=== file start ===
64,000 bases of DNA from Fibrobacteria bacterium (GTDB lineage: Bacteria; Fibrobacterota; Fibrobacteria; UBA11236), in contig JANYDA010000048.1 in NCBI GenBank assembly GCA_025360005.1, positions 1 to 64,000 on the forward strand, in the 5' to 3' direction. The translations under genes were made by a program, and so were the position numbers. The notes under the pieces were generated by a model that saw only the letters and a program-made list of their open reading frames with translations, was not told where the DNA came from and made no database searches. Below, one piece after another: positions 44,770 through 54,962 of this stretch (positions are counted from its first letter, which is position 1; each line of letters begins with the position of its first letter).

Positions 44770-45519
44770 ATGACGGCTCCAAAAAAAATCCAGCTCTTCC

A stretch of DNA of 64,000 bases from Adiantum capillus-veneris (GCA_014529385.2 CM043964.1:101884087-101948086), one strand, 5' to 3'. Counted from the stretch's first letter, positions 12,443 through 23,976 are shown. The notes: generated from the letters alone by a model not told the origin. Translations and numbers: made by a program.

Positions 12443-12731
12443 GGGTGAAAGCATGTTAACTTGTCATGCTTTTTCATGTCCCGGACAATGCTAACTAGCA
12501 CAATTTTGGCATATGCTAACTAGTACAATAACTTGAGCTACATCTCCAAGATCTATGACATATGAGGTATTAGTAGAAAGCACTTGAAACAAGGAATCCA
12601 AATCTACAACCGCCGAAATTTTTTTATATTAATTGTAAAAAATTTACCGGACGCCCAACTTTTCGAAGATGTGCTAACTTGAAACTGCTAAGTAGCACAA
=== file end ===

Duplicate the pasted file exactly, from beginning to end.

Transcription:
64,000 bases of DNA from Fibrobacteria bacterium (GTDB lineage: Bacteria; Fibrobacterota; Fibrobacteria; UBA11236), in contig JANYDA010000048.1 in NCBI GenBank assembly GCA_025360005.1, positions 1 to 64,000 on the forward strand, in the 5' to 3' direction. The translations under genes were made by a program, and so were the position numbers. The notes under the pieces were generated by a model that saw only the letters and a program-made list of their open reading frames with translations, was not told where the DNA came from and made no database searches. Below, one piece after another: positions 44,770 through 54,962 of this stretch (positions are counted from its first letter, which is position 1; each line of letters begins with the position of its first letter).

Positions 44770-45519
44770 ATGACGGCTCCAAAAAAAATCCAGCTCTTCC

A stretch of DNA of 64,000 bases from Adiantum capillus-veneris (GCA_014529385.2 CM043964.1:101884087-101948086), one strand, 5' to 3'. Counted from the stretch's first letter, positions 12,443 through 23,976 are shown. The notes: generated from the letters alone by a model not told the origin. Translations and numbers: made by a program.

Positions 12443-12731
12443 GGGTGAAAGCATGTTAACTTGTCATGCTTTTTCATGTCCCGGACAATGCTAACTAGCA
12501 CAATTTTGGCATATGCTAACTAGTACAATAACTTGAGCTACATCTCCAAGATCTATGACATATGAGGTATTAGTAGAAAGCACTTGAAACAAGGAATCCA
12601 AATCTACAACCGCCGAAATTTTTTTATATTAATTGTAAAAAATTTACCGGACGCCCAACTTTTCGAAGATGTGCTAACTTGAAACTGCTAAGTAGCACAA